While everyone seems to be looking for data scientists these days, I have been interviewing Analyst and Sr Analyst candidates. The focus lately has been on technical skills and rightly so. Data scientists, for example, need to be able to transform raw data into analysis and actionable insights. That may require experience with Java as well as data mining techniques, an unusual combination.
However, my interviews have reinforced the value of the intangible skills: creativity, commitment, and curiosity. The best candidates provide examples of how they have solved a problem creatively. One candidate described a model he created to deal with missing data. It is rare to have perfectly clean, comprehensive data. Being able to overcome data issues is an important analytic skill.
I also look for candidates who are committed to providing the best possible analysis. Clients pay me to solve difficult problems they can’t solve themselves. They entrust me with their data and I take that trust very seriously. Thus, I want everyone I work with to do the same. While it can be difficult to assess commitment during the interview process, there are telling cues. One candidate asked in advance about her interviewers, came prepared to her interviews with excellent questions that indicated she had researched the company and quickly sent thank you notes after every interview. Her attention to detail and follow through made an excellent impression and spoke louder than words.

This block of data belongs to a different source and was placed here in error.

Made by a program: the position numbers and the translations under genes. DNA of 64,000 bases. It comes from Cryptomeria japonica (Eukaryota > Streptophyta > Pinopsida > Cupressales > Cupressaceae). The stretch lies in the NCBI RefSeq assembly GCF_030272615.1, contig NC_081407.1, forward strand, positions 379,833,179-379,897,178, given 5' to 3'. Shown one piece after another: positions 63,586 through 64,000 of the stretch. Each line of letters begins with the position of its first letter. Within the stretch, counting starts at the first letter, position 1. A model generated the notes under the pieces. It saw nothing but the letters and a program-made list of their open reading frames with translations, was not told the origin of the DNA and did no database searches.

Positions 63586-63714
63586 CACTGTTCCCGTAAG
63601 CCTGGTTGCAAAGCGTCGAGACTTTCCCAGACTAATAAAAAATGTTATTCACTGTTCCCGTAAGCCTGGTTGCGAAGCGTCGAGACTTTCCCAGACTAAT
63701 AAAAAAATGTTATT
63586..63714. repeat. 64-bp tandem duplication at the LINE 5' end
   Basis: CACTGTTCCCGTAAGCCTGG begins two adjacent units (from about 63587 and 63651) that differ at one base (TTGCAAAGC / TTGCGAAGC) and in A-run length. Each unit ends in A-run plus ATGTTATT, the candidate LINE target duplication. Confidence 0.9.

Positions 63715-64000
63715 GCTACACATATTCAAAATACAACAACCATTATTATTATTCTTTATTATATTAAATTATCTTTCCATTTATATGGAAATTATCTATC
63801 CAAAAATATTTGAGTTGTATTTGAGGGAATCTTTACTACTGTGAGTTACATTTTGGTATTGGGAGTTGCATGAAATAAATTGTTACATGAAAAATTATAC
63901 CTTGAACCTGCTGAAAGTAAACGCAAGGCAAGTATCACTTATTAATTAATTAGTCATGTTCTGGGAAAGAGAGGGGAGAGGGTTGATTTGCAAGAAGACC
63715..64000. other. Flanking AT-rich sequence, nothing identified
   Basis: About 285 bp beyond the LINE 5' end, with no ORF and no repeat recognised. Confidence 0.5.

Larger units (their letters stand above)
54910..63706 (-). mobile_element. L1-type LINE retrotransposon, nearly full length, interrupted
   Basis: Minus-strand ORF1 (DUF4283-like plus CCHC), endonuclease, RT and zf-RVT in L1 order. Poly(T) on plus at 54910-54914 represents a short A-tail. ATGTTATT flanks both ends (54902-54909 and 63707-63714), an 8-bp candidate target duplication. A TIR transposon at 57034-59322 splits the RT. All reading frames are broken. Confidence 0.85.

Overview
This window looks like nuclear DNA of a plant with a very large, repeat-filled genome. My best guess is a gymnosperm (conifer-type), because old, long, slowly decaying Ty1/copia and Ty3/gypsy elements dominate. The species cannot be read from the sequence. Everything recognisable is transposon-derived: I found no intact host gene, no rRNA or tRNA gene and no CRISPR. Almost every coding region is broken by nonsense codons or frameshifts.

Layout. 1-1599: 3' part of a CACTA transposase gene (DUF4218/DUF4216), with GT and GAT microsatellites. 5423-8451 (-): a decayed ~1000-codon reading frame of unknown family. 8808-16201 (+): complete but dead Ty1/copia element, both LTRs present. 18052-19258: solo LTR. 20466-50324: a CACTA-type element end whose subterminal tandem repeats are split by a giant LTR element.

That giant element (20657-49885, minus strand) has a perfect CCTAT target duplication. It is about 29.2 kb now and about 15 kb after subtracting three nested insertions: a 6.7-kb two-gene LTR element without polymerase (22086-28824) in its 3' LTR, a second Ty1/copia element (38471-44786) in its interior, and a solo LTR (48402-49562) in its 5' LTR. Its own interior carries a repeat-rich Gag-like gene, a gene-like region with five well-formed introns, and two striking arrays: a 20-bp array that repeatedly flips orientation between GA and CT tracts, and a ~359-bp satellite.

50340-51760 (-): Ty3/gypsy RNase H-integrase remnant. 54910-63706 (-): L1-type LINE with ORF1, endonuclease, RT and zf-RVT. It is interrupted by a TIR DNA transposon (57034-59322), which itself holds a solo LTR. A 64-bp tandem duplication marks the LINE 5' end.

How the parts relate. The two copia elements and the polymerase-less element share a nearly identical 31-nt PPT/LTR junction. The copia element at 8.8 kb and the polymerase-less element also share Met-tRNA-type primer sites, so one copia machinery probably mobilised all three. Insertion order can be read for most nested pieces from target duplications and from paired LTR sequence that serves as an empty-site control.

I always start an analysis with a hypothesis and a project plan. However, sometimes during the course of an analysis, you find something interesting that changes your plan or analysis. At other times, you may have a hypothesis that turns out to be false when pilot tested. One candidate gave a presentation and at the end admitted that the marketing program she had developed did not generate incremental revenue as expected. I liked that she presented on a program that did not perform as expected. The only way to innovate is to remain curious and willing to test hypotheses.
While technical skills are important, don’t underestimate the intangibles. I can teach someone SAS. It is much harder to teach someone to be curious about data.